“I don’t know enough about the specifics about what he had to do,” Picard said in an interview.
Like Janvey, Picard kept Madoff’s firm open to determine whether he should sell it before winding it down, and he paid all the employees for a short period. “You don’t jump in and automatically say. ‘Boom, you’re gone,’” he said. “And by the way, it was Christmastime. You’ve got to look at that.”
Picard has also sued hundreds of people and is working in more than 20 countries to recover money.
As he describes his work, Picard speaks repeatedly about the cost-benefit analyses he makes for each decision. “You do it for every decision,” he said. “And then perhaps you drop it.”
Sadler said Madoff’s scheme was a “compact operation to wind down” in comparison to Stanford’s, which involved more than 100 different interconnected companies.
Like Picard, he said, Janvey watches his costs.
“We’ve been pretty sensitive to the fact that we can’t spend $10 to recover $10 — or even $5,” he said.
Suing the employees
Janvey has sued about 1,800 former Stanford employees and customers whom he says got money from the company — either in salary, bonuses or investment returns — that rightfully belongs to the defrauded investors.
“Everyone we have sued, we have sued because in both fact and law we believe they received money they were not entitled to,” Sadler said.
He said the total amount Janvey could recover from these lawsuits is $1 billion, the only remaining source of money for the defrauded investors. Most of the former employees and clients are fighting the suits because they believe they only got money they were entitled to. Such lawsuits are now the best hope for getting more money back for Stanford’s victims, he said.
Susan Jurica was a fixed-income portfolio manager at the company. In 2008, about a year before the SEC shut down the company, her entire team was let go. Jurica took a lump sum severance of $50,000 rather than opt for monthly payments. When Janvey took over, she says, he looked for any person who got a payment of $50,000 or more and went after the money on behalf of investors.
At the heart of the fraud were certificates of deposit that were sold to victims, which Jurica says she did not profit from.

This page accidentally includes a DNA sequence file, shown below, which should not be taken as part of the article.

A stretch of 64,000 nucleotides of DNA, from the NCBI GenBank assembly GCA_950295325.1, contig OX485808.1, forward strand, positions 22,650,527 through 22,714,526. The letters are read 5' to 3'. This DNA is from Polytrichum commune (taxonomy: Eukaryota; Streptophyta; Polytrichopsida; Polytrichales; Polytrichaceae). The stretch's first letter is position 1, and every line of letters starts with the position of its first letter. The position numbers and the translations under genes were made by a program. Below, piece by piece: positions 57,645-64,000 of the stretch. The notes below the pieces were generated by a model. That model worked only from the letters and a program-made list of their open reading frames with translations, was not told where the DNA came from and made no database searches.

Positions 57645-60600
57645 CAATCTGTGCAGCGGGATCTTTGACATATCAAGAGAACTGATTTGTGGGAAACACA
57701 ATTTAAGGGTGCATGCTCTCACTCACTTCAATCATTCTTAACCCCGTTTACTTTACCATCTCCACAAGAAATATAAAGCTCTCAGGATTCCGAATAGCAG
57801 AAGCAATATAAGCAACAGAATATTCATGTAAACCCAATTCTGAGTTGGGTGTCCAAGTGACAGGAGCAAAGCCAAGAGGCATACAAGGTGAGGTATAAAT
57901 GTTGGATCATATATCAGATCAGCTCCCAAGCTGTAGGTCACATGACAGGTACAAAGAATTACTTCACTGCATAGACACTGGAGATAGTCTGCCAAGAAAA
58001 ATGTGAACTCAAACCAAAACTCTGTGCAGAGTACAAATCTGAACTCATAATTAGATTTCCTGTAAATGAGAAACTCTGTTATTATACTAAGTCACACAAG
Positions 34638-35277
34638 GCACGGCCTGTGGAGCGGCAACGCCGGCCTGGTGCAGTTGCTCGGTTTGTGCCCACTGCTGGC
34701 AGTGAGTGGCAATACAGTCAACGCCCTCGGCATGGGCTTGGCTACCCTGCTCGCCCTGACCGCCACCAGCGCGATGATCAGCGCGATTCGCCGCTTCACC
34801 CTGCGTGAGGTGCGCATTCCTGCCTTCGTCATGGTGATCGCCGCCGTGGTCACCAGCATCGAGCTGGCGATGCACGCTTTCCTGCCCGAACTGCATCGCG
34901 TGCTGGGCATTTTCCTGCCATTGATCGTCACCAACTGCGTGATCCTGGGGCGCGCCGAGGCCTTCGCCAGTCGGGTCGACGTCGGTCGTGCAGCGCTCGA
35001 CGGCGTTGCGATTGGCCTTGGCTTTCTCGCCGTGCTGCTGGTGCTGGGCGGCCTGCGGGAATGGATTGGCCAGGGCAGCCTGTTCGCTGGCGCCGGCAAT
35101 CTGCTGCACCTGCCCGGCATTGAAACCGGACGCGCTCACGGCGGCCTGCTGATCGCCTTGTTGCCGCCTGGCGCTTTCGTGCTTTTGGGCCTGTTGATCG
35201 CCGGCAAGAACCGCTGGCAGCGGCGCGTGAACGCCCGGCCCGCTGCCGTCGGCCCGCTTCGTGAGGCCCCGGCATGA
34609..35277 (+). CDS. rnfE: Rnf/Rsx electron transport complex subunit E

“I was very surprised that they had the gall to try to tell us that we were being paid with proceeds from CDs,” Jurica said in an interview. “We never bought any of the Stanford CDs.”
Jurica is still fighting the lawsuit in a Texas court.
Janvey has sued thousands of people but he has forgone many lawsuits because the return wasn’t worth it. For example, Janvey sued the Democratic and Republican national party committees to recover Stanford’s contributions. He also sent letters to the more than 50 senators and House members who received Stanford contributions but did not go to court.
Fewer than 20 returned the money, he said.
Picard’s fees are not taken directly out of the estate, but are paid off by the SIPC at a 10 percent discount off his usual rate. Janvey, on the other hand, is paid directly by the estate at a 20 percent discount because the Stanford case was turned down by the SIPC. The SEC sued SIPC over the decision not to protect Stanford investors, but lost. It will appeal that decision this fall.
The SIPC said it does not cover the Stanford investors because the Securities Investor Protection Act “does not authorize SIPC to protect monies invested with offshore banks or other firms that are not SIPC members. The Act also does not protect investors against a loss in value of a security, including because of mismanagement or fraud,” according to its website.
Another receivership backed by SIPC was the Lehman Brothers Holdings Inc. bankruptcy.
The expenses billed by the receiver in that case, James W. Giddens, including administrative, professional, consulting and operational costs total more than $1.8 billion since the filing date in 2008, according to court documents. The returns have been big.
“Customer distributions will exceed $105 billion, by far the largest customer distribution in history,” Giddens’ ninth interim report states.
Janvey has been widely criticized for spending too much, but Sadler insists it’s the only way to resolve a major fraud.
“When these things collapse, they just cost a lot of money to clean up,” he said.
Meanwhile, Stanford’s investors are still waiting.
John Wade of Covington, La., was looking to sell his business and retire when he started doing business with Stanford. The veterinarian and his partner decided to invest $2.5 million in pension funds and personal savings with a Stanford Financial Group financial advisor as they prepared to put their business, which provides microchip IDs for pets, on the block.
“We worked hard for many years and put money away. It was time,” Wade said, “I had just bought a boat and a guitar and I was off to go fishing.”
Instead, seven years later, Wade is “just trying to rebuild the retirement nest egg.”